Sunday, November 22, 2009

Guns for Hire

In the Old West, young men with fast hands and no scruples could make a living hiring themselves out as private enforcers. It didn't matter what they were enforcing; matters of justice were irrelevant to the business of enforcing. With the general lack of peace officers spread over large areas, these young men filled the power vacum and became, defacto, the law.

One hundred and thirty years later, those young gunmen with no scruples have become respected officers of the court. They still carry guns, but they wear blue uniforms and a shiny badge. What are they hired to do? Whatever the law tells them to do, no matter how wrongheaded. Their mantra is that they are Law Enforcement, not Peace Officers.

Whatever the law says, that is what they will enforce. There are easy examples: arresting peaceful people who have inhaled smoke that they law has proscribed, even though they have hurt no one and damaged no property. Arresting people who choose to pay for their sexual pleasures. Arresting people by setting speed traps. Arresting people for not wearing seat belts. They live to arrest. It really does not matter what the law is.

Because of this, and because there are literally thousands of laws that one can violate without even knowing it, the police have become feared and hated. A wonderful Youtube entitled "Never Talk To The Cops" includes a presentation given by a former cop who said he merely needed to follow someone in his car long enough...they WILL commit a crime for which he will pull them over, legitimately, and begin the process of interrogation in order to ticket or arrest them. This is scary: when a cop believes there can be no such thing as an innocent citizen, then it is understandable that they would feel free to push, prod, threaten, and harrass you because, after all, you HAVE DONE SOMETHING. You just don't know it yet.

The response to this point of view is that cops are the ones that rush to the scene of accidents, put their lives on the line when responding to robberies, and help find and arrest murderers. My response: not quite. Yes, they rush to accidents...but it is the EMTs who provide the life saving care. Yes, they rush to scenes of violence, like robberies, but it is rare that they arrive in time to do anything about it except take down information and write up a report. Ditto for murders. I don't mean to belittle the importance of their contributions to solving crimes, but let's not make their contribution out to be more than it really is.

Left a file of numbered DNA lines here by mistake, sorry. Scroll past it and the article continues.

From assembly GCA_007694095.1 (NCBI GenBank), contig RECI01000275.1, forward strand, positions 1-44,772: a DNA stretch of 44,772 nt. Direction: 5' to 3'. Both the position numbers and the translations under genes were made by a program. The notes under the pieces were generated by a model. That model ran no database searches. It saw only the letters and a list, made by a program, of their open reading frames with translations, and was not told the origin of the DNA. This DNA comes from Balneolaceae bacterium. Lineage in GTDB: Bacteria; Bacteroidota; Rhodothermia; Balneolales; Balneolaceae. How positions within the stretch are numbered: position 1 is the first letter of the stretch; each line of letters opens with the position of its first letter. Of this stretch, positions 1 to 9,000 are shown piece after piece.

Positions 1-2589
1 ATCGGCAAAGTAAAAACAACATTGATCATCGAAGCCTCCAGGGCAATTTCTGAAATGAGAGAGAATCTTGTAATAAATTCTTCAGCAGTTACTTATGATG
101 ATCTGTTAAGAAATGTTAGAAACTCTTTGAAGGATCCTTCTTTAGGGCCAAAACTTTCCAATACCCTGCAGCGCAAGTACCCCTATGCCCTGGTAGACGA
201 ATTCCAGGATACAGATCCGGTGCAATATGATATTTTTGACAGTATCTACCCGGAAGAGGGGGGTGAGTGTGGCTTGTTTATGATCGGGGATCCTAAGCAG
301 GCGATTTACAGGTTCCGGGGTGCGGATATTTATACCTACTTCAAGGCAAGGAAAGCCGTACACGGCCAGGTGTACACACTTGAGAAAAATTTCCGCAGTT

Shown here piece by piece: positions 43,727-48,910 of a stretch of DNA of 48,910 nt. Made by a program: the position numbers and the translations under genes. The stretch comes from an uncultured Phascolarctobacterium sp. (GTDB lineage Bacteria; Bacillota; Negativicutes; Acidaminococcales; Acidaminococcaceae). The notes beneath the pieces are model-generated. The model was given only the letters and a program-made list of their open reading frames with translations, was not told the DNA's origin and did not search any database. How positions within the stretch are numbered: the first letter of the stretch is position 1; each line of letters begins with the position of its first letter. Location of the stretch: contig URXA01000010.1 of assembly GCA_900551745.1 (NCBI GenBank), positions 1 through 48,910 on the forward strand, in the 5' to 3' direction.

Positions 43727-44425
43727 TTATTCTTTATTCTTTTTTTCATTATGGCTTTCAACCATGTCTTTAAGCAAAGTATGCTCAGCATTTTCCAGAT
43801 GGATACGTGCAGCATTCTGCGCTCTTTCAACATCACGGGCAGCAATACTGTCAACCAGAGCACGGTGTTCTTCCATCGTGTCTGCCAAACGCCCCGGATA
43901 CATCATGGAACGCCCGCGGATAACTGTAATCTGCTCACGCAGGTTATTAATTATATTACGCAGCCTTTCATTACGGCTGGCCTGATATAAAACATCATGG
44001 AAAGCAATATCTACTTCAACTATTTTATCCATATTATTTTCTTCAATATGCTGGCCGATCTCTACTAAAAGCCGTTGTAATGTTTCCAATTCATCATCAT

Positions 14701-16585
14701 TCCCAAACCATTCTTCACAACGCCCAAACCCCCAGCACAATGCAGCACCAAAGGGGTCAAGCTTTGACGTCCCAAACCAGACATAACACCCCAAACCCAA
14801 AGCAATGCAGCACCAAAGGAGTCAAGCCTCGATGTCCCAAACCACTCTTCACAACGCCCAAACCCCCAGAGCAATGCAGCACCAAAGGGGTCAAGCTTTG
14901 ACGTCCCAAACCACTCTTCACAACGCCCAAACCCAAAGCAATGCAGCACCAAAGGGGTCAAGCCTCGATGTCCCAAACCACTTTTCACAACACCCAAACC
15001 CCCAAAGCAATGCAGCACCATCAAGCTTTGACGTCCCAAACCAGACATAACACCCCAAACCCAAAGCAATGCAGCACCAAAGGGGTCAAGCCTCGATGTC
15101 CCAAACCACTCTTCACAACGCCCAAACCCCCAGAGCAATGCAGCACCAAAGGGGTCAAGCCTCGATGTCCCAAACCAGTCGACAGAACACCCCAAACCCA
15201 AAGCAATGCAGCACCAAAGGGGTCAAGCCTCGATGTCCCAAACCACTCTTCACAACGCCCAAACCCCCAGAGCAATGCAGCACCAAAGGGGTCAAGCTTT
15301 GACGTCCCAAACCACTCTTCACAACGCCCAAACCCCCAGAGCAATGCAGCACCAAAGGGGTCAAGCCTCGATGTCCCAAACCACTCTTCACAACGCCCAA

Few of us will experience violence in our lives. Those of us who do will find the cops generally are not there to do anything except take the report. On the other hand, we are all, daily, confronted by the very real possibility of being arrested or ticketed for violating one law or another, few of which are designed to protect life and property. The fines generated will fund some government body, and a cop will get another notch in his career belt. We, on the other hand, will have to deal with the fines, the increased insurance rates, and the public record.

In this day and age of innumerable and unknowable laws, Law Enforcement Officers are NOT our friends. They are the enemy. Tell your children.

Friday, November 6, 2009

Capitalism: The Unknown Definition

I don't have a clue what Capitalism is.

Oh, don't get me wrong. I've got a pretty good handle on the ins-and-outs of Friedman, Mises, Rothbard, Rand, and Hayek. The people with whom I discuss issues, political and economic, have read the New York Times, Krugman, Keynes, Marx, and Samuelson. I may as well be speaking Hindu, and they are probably speaking Gaelic. I'm not sure, because I can hardly understand a word.

I often argue with my favorite self-described "socialist." Mind you, we both work for a retail company, buying and selling consumer products, trying to produce a profit in a very tough environment. We agree on business issues to the extent my job overlaps with his (his is in IT, I'm a merchant). Me, the Capitalist and, he, the Socialist have made common cause to run a for-profit business. My socialist friend is worried we won't make a profit this year. Odd, eh?

Yet when we discuss what is going on in the larger economy we can find no common ground at all. Over the years we have had numerous heated debates which sometimes resulted in each of us resolving to go to our respective corners of the office and avoid further conversation except for the most banal pleasantries. The more serious the issue, the deeper the disagreement.

Today, we discussed elements of the current credit meltdown that are putting our company in jeopardy. The discussion quickly spiraled into a debate over Capitalism and whether or not it is doomed to failure unless it is carefully regulated. I could see that this was going to be another unproductive sharing of views, my Hindu versus his Gaelic, so I did something I usually cannot do: I shut up and listened.

My friend trotted out his parade of economic criminals: corporate robbers, lobbyists for corporate interests, Wall Street insiders, lapdog regulators, etc. In other words, "Capitalists."

Normally I would have bristled at his distorted view of my "Capitalism." A fight over the proper definition would have ensued. Just as I was about to launch into my tirade, I said instead: I don't believe in Capitalism, because I don't know what it is.

He was stunned. I continued.

"I believe in a Free Peoples' Market, where everyone is entitled to keep or trade the fruits of their labor, freely."

"Ahhhh," he said with a smirk, "Communism!"

"Ok, Communism! Whatever word you like. If that means we're free to live our lives without coercion, then I am a Communist."

Amazingly, the argument was diffused and the discussion turned to the Federal Reserve, Fractional Reserve Banking, and the gold standard. We disagree about these things, too, but at least they are more concrete and can be discussed with some precision. Oddly, the socialist was defending the central bankers, and the Free Peoples' Market person was arguing against the current monetary system.